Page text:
The advance of networking and digital-signal processing, along with the emergence of peer-to-peer technology, has made content piracy a major problem for copyright holders. Government agencies also face the challenge of protecting highly classified information from unauthorized redistribution. Cryptography can provide piracy protection during the transmission process, but when content is received and decrypted for display it can be illegally copied and redistributed.
Digital watermarking is a promising technology that can provide lifetime protection by adding any traces of piracy to the content. Watermarks can represent information, such as the ID of the recipient and the time and place of delivery, which are transparently embedded into the content, by slightly changing the pixel values of the video frame, for example. This information can later be extracted from an unauthorized copy to identify the source of the leak. Unfortunately, current watermarking schemes are vulnerable to a type of attack, called a collusion attack, launched by a group of users with different copies of the same content.
Our research focuses on designing watermarking schemes that can resist collusion attacks. One branch of our work aims to construct code based on abstract assumptions about the embedding layer.1 Another is embedding-focused and does not explore code structures.2 Our study shows that the code-based strategy has the advantage of low computational complexity, but the embedding-based scheme holds the benefit of high collusion resistance, which is measured by the number of colluders that can be caught within a certain probability of detection. We describe a design that considers both coding and embedding layers to realize the combined advantages of each approach.
To achieve this goal, we construct a two-layer code by combining a q-ary (using a number system where q is a positive integer of not less than 2) outer code with an inner binary code, shown in Figure 1.3 A resulting codeword is then assigned to one user and embedded into that user's copy prior to distribution. Illicit copying is detected when a watermark is extracted from suspicious content and correlated with the watermark of each legitimate user. A user with a correlation higher than the threshold limit is declared to be a colluder. An additional hard detector can also be employed depending on the detection confidence required.4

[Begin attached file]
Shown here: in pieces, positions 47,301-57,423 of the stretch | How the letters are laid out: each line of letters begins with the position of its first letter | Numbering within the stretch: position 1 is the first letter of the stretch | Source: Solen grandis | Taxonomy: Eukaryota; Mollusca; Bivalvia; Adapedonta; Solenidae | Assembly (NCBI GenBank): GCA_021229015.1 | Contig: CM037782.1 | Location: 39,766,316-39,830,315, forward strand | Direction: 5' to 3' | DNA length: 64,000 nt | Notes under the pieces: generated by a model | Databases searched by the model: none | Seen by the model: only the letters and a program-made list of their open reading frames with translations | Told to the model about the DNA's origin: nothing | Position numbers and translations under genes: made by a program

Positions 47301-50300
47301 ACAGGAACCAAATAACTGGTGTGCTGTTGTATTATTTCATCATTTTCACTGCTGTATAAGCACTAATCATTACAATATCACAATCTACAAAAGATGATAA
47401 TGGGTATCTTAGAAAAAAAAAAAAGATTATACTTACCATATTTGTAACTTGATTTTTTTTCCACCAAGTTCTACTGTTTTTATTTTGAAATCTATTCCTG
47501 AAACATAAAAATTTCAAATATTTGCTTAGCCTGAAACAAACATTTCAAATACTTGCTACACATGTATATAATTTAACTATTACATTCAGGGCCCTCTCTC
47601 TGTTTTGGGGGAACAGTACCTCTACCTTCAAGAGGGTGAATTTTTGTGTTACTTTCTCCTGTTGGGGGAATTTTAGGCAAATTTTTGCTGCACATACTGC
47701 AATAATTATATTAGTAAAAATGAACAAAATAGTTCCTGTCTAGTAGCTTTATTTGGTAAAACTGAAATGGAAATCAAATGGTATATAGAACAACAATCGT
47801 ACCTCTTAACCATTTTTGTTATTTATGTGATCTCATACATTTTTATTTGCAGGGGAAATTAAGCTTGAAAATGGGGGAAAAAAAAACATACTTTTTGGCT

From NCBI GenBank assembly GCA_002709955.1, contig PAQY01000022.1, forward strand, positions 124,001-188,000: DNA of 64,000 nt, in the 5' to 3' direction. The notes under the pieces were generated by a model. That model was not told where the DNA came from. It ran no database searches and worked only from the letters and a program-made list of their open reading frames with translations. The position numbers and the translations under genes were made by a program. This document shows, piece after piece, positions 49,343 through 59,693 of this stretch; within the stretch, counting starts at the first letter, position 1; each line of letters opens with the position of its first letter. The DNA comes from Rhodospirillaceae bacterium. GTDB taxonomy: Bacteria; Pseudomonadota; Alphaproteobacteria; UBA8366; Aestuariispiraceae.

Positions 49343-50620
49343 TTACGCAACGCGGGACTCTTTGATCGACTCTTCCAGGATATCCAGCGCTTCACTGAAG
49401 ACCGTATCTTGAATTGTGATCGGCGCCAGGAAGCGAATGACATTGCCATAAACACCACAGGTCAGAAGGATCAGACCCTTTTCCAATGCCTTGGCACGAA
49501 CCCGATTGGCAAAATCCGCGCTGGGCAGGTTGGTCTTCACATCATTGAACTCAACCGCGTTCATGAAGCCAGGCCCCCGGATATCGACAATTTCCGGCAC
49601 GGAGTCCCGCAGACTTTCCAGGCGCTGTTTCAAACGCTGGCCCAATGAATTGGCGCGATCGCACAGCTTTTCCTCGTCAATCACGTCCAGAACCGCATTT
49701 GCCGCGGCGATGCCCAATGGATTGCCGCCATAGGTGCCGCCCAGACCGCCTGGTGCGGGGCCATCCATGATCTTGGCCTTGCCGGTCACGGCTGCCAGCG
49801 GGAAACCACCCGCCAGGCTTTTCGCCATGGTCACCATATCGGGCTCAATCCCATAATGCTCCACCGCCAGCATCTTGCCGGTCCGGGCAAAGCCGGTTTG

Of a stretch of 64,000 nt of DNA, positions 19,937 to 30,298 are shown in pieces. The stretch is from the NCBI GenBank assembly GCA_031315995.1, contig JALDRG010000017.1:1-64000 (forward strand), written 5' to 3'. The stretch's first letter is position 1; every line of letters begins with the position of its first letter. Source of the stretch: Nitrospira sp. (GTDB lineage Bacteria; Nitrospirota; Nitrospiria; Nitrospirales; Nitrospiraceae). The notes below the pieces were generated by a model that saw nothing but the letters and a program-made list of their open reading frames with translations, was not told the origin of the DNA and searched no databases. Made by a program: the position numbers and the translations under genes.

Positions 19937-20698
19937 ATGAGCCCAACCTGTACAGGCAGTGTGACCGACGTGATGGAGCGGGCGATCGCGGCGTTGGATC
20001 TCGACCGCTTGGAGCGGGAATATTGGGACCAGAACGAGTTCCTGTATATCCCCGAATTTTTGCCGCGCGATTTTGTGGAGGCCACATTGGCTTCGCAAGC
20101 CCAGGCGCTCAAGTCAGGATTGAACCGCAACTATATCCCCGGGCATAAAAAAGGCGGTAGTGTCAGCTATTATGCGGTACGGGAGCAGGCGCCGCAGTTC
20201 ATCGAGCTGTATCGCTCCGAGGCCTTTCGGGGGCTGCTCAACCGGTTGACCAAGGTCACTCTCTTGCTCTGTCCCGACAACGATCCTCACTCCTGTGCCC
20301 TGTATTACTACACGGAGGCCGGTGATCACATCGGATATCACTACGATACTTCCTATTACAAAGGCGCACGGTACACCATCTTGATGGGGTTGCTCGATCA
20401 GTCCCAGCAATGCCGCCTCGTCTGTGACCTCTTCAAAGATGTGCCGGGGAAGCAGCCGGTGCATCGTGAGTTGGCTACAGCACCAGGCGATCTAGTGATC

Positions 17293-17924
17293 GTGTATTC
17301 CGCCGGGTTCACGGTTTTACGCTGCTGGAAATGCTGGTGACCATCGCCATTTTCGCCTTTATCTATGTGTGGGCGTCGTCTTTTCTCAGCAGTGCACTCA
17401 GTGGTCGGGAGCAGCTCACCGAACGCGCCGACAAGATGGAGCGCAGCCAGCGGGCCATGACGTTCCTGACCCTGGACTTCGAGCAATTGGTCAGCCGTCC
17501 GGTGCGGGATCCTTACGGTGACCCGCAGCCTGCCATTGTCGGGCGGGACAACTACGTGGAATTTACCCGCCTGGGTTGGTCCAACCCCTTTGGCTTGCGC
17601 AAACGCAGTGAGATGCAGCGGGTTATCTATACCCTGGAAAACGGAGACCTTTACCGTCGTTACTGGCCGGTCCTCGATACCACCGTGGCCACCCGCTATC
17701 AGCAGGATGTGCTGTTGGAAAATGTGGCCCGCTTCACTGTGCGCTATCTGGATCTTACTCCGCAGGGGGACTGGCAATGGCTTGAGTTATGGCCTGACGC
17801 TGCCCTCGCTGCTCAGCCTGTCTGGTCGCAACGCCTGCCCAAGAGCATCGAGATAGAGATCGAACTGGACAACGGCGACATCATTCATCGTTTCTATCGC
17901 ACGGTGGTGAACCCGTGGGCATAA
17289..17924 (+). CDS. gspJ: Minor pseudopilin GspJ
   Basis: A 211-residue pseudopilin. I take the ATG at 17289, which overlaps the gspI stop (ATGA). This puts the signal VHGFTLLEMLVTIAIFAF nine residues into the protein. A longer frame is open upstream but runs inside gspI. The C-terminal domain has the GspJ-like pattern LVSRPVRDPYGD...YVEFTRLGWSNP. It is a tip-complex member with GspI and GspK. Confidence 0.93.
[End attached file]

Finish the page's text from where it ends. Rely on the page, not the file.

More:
Figure 1. A framework for jointly coding and embedding digital watermarking.
More specifically, we employ a traceability code as the q-ary outer code, which can be constructed with a large minimum distance using an additional error-correcting code. To embed a codeword we use mutually orthogonal (independent) sequences to modulate the q symbols. At present, the sequence corresponding to each symbol in a user's codeword is usually embedded into one segment of the multimedia content. In our alternative design, we divide each sequence into subsequences and randomly permute these subsequences before embedding. The same permutation applies to all user content and is reversed at the detector side.
Figure 2 shows a comparison of the performance of our scheme under a collusion attack against a conventional scheme.3 We measure the probability of catching one colluder Pd during collusion attacks against different numbers of colluders. The results show that if we require Pd to be close to 1, the proposed scheme increases the collusion resistance from 6 to 24, a threefold improvement. We have also tested the performance of the proposed scheme under minority collusion attacks, and the collusion resistance has been increased from 3 to 20.4
Figure 2. Resistance comparison of our forensic marking strategy under collusion attack.
Protecting multimedia content from unauthorized redistribution is a challenging task in the modern digital era. Digital watermarking is an emerging technology that can address the problem by recording evidence of illegal activity that later can be retrieved forensically, and therefore function as a deterrent. Our research shows that significant advantages in security can be achieved by using jointly coded and embedded digital watermarks. Our future work is aimed at further improving the design for lower computational complexity, and increasing resistance to a large number of colluders.
Shan He, Jeffrey Bloom
Content Security Research Group
Thomson Corporate Research
Shan He is a researcher whose interests include information security and multimedia signal processing.
Jeffrey Bloom is the author of Digital Watermarking and Steganography. His expertise spans human visual modeling, digital watermarking and fingerprinting, and applications of machine learning for adaptive systems.